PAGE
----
One of the earliest pathological features characterizing Alzheimer's disease (AD) is the loss of dendritic spines. Among the many factors potentially mediating this loss of neuronal connectivity, the contribution of Rho-GTPases is of particular interest. This family of proteins has been known for years as a key regulator of actin cytoskeleton remodeling. More recent insights have indicated how its complex signaling might be triggered also in pathological conditions. Here, we showed that the Rho-GTPase family member Rac1 levels decreased in the frontal cortex of AD patients compared to non-demented controls. Also, Rac1 increased in plasma samples of AD patients with Mini- Mental State Examination < 18 compared to age-matched non demented controls. The use of different constitutively active peptides allowed us to investigate in vitro Rac1 specific signaling. Its activation increased the processing of amyloid precursor protein and induced the translocation of SET from the nucleus to the cytoplasm, resulting in tau hyperphosphorylation at residue pT181. Notably, Rac1 was abnormally activated in the hippocampus of 6-week-old 3xTg-AD mice. However, the total protein levels decreased at 7-months. A rescue strategy based on the intranasal administration of Rac1 active peptide at 6.5 months prevented dendritic spine loss. This data suggests the intriguing possibility of a dual role of Rac1 according to the different stages of the pathology. In an initial stage, Rac1 deregulation might represent a triggering co-factor due to the direct effect on Aß and tau. However, at a later stage of the pathology, it might represent a potential therapeutic target due to the beneficial effect on spine dynamics.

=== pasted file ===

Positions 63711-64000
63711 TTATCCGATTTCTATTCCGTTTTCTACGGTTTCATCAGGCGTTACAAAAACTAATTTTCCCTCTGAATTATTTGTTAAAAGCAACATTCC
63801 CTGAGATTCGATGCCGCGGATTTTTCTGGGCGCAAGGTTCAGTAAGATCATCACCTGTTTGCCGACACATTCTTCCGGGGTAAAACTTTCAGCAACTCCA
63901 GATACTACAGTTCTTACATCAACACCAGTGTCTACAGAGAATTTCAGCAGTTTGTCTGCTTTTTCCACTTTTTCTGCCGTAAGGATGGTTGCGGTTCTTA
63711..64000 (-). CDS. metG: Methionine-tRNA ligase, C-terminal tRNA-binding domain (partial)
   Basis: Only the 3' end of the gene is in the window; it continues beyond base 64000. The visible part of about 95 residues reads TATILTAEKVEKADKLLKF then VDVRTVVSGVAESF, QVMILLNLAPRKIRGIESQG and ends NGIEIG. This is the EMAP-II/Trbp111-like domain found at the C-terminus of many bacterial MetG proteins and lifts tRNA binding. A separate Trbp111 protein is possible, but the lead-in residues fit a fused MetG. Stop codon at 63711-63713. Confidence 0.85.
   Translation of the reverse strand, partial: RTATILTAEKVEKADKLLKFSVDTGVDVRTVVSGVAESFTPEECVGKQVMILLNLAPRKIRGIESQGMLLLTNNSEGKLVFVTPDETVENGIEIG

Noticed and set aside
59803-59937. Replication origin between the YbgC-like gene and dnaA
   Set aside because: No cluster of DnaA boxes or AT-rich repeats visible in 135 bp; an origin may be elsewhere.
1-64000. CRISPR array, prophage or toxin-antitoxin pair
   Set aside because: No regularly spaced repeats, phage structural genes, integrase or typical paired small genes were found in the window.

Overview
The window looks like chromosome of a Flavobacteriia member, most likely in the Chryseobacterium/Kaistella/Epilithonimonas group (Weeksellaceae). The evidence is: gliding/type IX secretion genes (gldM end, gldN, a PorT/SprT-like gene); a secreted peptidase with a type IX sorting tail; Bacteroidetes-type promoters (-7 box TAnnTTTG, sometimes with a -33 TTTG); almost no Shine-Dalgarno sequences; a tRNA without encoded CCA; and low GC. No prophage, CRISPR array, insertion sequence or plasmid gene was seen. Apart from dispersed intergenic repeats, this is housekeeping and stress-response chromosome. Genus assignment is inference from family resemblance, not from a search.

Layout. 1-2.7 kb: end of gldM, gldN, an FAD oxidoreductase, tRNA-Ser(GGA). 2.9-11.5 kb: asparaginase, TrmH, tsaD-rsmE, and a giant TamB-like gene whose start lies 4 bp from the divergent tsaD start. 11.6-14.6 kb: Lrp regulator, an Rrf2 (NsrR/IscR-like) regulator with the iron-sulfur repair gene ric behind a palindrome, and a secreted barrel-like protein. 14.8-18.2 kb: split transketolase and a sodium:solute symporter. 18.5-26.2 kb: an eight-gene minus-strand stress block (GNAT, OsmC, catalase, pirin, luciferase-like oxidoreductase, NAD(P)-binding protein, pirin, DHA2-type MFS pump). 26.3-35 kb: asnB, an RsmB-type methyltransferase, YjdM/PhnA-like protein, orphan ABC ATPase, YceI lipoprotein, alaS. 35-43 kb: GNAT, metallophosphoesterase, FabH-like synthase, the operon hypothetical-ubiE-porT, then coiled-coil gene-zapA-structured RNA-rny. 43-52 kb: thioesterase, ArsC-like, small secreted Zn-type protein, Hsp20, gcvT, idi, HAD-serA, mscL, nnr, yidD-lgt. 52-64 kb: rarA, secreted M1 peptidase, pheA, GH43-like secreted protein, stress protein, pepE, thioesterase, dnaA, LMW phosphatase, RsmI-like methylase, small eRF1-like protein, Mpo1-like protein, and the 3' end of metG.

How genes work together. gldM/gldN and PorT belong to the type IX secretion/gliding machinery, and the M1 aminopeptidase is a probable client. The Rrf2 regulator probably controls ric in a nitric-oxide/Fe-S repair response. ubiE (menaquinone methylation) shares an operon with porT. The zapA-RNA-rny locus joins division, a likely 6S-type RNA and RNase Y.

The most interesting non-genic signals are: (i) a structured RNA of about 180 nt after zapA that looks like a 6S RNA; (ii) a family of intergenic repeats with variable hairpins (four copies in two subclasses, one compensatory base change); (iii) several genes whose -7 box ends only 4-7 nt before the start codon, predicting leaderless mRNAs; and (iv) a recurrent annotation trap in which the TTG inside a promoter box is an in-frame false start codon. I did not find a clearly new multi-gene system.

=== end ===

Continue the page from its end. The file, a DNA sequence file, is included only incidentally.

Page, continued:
ASJC Scopus subject areas
- Pathology and Forensic Medicine
- Clinical Neurology
- Cellular and Molecular Neuroscience